Some locals say pho could compete with the likes of the giant turkey leg for the title of “Orlando’s official dish” but, says Hien Pham, this beloved and steamy staple is only the tip of the iceberg when it comes to Vietnamese cuisine.
“If you go to Vietnam and walk the streets,” says Pham, who, alongside head chef (and wife) Huong Nguyen, runs Z Asian Vietnamese Kitchen in Orlando’s Mills50 neighborhood, “pho is probably not even 5 percent of what you’ll find.”
And so when the pair conceived Z Asian, it was a deeper dive into the nation’s fare they sought to bring to the city, to bridge what Pham says is a large gap in what many Vietnamese restaurants in America serve, and to deliver it in a way that younger generations enjoy and expect. In fact, the Z in Z Asian — recently recognized by the Michelin Guide with a Bib Gourmand distinction — comes from “Generation Z.”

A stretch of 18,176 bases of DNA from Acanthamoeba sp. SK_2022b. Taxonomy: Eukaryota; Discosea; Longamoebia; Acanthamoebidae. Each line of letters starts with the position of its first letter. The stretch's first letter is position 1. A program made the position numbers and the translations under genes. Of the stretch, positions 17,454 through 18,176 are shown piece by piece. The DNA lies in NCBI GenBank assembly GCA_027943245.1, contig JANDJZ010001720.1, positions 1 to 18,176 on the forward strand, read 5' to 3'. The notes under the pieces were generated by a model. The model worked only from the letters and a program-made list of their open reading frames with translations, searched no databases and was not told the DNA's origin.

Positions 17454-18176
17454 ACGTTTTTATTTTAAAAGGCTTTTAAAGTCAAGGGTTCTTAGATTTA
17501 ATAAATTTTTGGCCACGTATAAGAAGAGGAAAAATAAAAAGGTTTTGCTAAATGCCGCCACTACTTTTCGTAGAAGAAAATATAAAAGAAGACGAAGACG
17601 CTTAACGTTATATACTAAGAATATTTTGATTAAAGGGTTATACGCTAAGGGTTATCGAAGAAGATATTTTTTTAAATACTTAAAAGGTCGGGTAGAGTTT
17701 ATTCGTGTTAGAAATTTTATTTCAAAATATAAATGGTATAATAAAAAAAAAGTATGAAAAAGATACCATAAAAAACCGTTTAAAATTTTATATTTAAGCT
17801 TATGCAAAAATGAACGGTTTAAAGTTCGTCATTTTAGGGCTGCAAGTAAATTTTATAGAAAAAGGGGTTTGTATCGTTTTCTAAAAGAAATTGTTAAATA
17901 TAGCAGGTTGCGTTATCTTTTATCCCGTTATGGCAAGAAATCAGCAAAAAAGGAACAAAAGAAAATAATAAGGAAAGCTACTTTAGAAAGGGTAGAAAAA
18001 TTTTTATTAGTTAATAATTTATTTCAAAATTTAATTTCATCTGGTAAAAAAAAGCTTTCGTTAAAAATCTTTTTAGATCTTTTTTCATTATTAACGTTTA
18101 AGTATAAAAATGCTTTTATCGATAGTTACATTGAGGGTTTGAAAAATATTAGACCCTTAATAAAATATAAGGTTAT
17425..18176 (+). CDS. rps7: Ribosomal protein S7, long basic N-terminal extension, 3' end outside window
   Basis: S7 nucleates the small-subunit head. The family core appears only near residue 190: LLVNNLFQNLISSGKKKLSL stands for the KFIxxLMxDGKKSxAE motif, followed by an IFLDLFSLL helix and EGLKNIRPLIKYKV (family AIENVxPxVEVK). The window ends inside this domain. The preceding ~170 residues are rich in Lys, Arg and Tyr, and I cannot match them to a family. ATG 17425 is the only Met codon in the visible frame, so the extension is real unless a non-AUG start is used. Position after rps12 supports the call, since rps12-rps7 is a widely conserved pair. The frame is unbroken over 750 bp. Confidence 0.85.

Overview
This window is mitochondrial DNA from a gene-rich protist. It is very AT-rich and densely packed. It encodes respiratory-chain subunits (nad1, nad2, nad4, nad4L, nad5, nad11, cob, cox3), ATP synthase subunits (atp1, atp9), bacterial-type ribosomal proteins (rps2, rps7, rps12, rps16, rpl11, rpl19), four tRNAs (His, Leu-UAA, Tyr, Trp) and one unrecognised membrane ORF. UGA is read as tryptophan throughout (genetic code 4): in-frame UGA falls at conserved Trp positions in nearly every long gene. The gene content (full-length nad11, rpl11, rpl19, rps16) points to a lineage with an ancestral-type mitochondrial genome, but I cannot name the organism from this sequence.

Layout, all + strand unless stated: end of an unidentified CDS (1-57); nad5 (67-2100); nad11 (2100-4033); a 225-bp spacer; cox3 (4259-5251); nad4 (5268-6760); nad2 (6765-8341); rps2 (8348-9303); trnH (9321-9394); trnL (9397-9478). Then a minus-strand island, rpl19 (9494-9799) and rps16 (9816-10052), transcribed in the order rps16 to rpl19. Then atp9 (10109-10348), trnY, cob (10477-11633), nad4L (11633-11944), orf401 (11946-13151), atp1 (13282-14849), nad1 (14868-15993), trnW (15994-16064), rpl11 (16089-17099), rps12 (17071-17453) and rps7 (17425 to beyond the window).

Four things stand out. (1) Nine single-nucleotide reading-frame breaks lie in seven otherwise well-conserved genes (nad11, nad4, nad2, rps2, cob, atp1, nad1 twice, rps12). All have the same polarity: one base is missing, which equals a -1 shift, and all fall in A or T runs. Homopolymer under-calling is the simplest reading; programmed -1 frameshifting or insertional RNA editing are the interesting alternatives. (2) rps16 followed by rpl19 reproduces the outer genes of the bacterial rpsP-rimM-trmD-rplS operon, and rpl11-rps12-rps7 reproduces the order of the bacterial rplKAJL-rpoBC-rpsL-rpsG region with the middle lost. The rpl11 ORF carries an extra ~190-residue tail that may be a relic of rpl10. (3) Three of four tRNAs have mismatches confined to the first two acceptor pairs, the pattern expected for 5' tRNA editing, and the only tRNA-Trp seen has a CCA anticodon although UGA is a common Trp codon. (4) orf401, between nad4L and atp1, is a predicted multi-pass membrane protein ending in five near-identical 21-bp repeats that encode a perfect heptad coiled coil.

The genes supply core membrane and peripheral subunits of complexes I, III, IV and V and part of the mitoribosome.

And with the venue’s first foray into Visit Orlando’s Magical Dining, Pham hopes to expose even more locals to unique offerings they won’t find at their local fave for pho.
Z Asian is one of six Michelin-recognized venues participating in Visit Orlando’s Magical Dining this year, and a decidedly indie choice. But what fewer folks in town realize is that the city’s larger hotel venues have loyal local followings, as well.
Four Flamingos, a Richard Blais Florida Kitchen isn’t even a year old, but its predecessor at the Hyatt Regency Grand Cypress, Hemingway’s, was a long time participant in the program — and had a tremendous following of locals.
“We’ve seen an uptick since the Michelin awards,” says chef de cuisine Shelby Farrell, “but we’ve been really fortunate in our local reception since opening.”